Mount Kimbie: Out of (dub)step

London duo shirks genre restraints to join Warp elite

Although it’s barely been five years since Mount Kimbie first started experimenting with making music, it has experienced enough change — both musically and career-wise — to cause most young breakout electronic artists to fizzle out and fade away. The London-based duo of Dominic Maker (keys, samples, effects) and Kai Campos (guitar, keys, effects) almost stumbled onto the electronic scene in 2009 with a pair of busy but elegant 12-inches for seminal dubstep label Hotflush. These initial flirtations with sound may have pulled from existing genres like dubstep, shoegaze, and laptop-pop, but also ventured into fresh territory. Soon enough, “post-dubstep” — then a fledgling micro-genre — began taking shape, involving artists such as minimal R&B elite James Blake and the xx’s Jamie xx.

But even at the genre’s ground zero, Maker and Campos never seemed to fall into a rut or recycle the comfortable pitfalls of sticking to their newfound tag. Mount Kimbie maintained a sense of curiosity and naivety shared by a couple friends finding their way around borrowed equipment. This largely personal approach to production resulted in a sound that’s more joyful, nostalgic, and downright pastoral than most other projects of the ilk. Likewise, it’s not necessarily music for clubs, nor is it particularly suited for bedroom listening.

Issued in May of this year, Mount Kimbie’s second LP, Cold Spring Fault Less Youth, marks more than a considerable leap in production maturity. The album features the first material released apart from Hotflush — who first broke the duo and served as their label for four years — with a jump to seminal electronic label Warp Records. Now existing among the ranks of IDM legends like Aphex Twin, Squarepusher, and Autechre, Maker and Campos have reached a pinnacle of many electronic artists’ aspirations. As a platform Warp guarantees, at the very least, that their music will be heard across an array of audiences and outlets, from megasites like Pitchfork and NPR to EDM message boards.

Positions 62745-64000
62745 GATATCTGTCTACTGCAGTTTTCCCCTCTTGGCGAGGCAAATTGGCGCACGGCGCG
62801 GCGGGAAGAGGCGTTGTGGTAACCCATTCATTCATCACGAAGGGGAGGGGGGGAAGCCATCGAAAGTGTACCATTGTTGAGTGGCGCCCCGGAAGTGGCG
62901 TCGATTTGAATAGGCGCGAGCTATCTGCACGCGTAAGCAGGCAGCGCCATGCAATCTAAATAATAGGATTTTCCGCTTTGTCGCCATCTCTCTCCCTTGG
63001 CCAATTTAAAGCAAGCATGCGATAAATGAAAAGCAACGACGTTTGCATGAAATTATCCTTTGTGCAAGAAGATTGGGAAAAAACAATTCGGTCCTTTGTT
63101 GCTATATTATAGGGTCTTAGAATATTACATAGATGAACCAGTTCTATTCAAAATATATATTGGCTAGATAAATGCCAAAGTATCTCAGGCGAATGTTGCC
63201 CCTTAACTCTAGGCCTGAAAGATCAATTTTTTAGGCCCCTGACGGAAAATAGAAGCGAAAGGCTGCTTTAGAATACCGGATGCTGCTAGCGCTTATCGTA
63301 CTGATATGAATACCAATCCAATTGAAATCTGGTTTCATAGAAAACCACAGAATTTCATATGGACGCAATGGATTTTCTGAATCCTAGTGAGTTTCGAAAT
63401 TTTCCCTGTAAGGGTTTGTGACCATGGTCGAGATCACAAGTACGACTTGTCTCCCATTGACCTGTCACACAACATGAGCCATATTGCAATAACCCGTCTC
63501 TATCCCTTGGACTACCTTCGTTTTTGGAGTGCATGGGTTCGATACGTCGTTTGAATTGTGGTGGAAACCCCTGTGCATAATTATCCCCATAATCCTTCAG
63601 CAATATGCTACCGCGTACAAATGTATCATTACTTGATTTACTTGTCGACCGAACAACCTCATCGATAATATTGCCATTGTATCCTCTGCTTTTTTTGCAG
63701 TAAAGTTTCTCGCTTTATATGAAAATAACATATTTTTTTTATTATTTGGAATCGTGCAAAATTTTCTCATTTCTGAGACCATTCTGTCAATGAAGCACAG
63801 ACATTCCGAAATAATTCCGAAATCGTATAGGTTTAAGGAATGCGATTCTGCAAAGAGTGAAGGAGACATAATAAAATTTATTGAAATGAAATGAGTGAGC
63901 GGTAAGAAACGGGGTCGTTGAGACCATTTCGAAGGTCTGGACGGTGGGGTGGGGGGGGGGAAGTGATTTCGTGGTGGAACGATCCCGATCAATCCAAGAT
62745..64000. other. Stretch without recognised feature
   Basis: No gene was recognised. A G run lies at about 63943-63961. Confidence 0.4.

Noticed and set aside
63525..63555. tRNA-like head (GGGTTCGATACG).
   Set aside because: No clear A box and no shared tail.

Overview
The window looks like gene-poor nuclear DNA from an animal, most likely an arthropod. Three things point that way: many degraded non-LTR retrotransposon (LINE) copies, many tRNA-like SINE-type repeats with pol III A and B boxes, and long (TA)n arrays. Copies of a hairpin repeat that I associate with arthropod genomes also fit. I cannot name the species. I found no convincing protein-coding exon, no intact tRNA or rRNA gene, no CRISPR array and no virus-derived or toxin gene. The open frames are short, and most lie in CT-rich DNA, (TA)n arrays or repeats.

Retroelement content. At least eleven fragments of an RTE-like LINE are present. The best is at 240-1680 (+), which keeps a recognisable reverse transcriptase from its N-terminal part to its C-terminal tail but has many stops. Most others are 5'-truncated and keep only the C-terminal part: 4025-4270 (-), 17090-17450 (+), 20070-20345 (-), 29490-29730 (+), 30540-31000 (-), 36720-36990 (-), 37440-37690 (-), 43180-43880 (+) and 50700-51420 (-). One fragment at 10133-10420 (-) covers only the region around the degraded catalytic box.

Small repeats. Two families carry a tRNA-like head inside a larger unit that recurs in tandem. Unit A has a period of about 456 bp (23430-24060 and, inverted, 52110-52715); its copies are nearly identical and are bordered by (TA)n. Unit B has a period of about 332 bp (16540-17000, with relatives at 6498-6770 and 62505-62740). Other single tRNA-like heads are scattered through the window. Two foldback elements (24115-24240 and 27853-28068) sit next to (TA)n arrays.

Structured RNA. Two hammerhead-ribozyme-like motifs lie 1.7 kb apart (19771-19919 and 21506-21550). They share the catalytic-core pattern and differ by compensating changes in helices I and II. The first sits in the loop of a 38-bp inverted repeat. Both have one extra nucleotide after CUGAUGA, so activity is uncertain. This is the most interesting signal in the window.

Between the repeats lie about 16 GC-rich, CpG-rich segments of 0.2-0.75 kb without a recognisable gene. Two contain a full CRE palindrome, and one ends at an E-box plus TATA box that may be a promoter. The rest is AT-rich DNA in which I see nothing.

The album also wrought a new development for the duo, hosting two tracks featuring guest vocalist King Krule, aka Archy Marshall.

King Krule is something akin to today’s Billy Bragg, deploying a sincerely blue-collar drawl with his modern folk tunes. But on the two tracks with Mount Kimbie, his gutter rants and scornful soliloquies give a classier lens to his coarse aura, and a dark swagger to Maker and Campos’ light norm.

With these new avenues in place, Cold Spring is by far Mount Kimbie’s most comfortable and confident outing to date with tracks like “So Many Times, So Many Ways” and “Slow” resembling nothing the band has done before. The former tune’s spaced-out, instrumental R&B vibes let the record breath with the carefully buzzed groove of a smoky jam session. “Slow” mines shoegaze-infected washes of distorted keys and funk for a vibrant mutant disco interlude. The LP’s curving pace strolls along with dropped-out mystery, celebrating its negative space without crowding the scene.

As Makos and Camper continue creating their discreet, dusty sound with the low-key autonomy of a band under the will of only itself. Whether they simply evolve hand in hand post-dubstep is purely their decision, but each new Mount Kimbie track delves deeper into their own atmosphere.